Video: The Battle of Hastings. No – the Battle of Battle!!

BDHS Members Michael Hodge, Alan Judd and Peter Greene, working in close cooperation with Natasha Williams of English Heritage, have produced a video explaining where the Battle of Hastings actually took place and why we have a town called Battle. The video has been released by Mirador Television and can be found via Youtube link:

Amazing find by BDHS

In the process of changing over BDHS archivists Gina Doherty and David Sawyer unexpectedly turned up an old small parchment that appeared to originate from Abbot Richard Tovey of Battle Abbey in 1493. Christopher Whittick of ESRO confirmed its authenticity This is a ‘pass’ entitling the carrier to travel freely in England and quoting the old charter rights of the abbey. Gina has produced an excellent summary of this find which can be read in Section A3.4 of Collectanea.  BDHS has also given a facsimile copy to Battle Abbey for future display.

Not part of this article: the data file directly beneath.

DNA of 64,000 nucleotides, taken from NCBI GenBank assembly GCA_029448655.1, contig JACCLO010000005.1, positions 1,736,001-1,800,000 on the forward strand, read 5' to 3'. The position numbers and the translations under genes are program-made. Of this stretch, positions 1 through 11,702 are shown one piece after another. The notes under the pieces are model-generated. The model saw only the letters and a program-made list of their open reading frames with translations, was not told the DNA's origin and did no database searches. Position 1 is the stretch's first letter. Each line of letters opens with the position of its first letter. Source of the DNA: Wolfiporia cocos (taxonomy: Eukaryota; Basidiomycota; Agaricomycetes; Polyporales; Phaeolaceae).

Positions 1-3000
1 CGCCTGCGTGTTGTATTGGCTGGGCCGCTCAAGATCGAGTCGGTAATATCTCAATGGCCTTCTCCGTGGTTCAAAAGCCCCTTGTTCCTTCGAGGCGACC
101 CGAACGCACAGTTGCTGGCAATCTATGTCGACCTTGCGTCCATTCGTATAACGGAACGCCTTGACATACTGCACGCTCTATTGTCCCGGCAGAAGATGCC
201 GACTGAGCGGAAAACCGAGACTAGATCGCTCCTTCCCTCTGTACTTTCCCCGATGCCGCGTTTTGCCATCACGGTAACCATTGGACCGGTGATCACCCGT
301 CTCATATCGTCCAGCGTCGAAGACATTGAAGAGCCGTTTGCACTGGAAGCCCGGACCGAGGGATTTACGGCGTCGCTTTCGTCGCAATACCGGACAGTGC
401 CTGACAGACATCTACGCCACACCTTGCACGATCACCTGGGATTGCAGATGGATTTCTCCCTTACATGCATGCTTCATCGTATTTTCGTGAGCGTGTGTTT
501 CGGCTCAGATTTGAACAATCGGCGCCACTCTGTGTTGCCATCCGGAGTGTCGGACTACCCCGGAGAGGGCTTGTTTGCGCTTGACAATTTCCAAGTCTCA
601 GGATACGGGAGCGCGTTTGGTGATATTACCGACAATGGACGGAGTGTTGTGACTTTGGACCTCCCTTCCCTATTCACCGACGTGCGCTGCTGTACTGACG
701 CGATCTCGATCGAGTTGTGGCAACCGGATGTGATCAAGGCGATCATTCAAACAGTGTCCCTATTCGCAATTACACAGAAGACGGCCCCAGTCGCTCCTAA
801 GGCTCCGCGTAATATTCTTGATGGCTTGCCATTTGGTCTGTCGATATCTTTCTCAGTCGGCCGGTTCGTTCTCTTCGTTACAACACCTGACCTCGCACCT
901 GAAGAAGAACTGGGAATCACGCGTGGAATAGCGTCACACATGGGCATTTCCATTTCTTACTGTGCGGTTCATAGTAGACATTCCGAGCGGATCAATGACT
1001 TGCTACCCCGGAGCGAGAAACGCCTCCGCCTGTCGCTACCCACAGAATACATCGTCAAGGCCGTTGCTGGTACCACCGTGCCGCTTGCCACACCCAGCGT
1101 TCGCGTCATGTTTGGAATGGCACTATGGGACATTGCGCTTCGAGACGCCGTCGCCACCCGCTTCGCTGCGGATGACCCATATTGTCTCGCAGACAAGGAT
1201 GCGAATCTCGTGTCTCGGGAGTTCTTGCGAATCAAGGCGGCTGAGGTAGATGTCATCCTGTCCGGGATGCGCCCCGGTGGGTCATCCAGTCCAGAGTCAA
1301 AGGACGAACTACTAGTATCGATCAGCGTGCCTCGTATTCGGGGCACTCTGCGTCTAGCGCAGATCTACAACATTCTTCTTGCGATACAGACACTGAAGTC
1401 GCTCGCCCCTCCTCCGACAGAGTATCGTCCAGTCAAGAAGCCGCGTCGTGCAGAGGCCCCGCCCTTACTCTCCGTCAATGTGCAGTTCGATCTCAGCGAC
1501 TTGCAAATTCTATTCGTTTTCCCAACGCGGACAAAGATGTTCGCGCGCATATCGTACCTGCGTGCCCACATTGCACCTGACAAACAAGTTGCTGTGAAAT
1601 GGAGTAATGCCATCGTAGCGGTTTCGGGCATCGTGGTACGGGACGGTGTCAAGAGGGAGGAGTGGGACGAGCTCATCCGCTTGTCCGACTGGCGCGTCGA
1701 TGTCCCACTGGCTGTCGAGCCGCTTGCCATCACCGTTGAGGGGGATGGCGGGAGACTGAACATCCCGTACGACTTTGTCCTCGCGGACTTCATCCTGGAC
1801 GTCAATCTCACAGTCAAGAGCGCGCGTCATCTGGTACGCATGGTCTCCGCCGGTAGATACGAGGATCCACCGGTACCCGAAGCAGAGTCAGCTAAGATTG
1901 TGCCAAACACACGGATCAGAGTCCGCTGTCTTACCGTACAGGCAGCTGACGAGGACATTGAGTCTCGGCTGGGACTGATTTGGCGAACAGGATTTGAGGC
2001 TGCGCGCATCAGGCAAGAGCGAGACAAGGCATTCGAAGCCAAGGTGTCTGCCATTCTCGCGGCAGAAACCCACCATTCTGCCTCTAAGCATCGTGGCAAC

L-R: Neil Clephane-Cameron, Keith Foord, George Kiloh, Gina Doherty, Natasha Williams (English Heritage) handing the parchment to Christopher Whittick (Vice-President of BDHS). Picture Peter Greene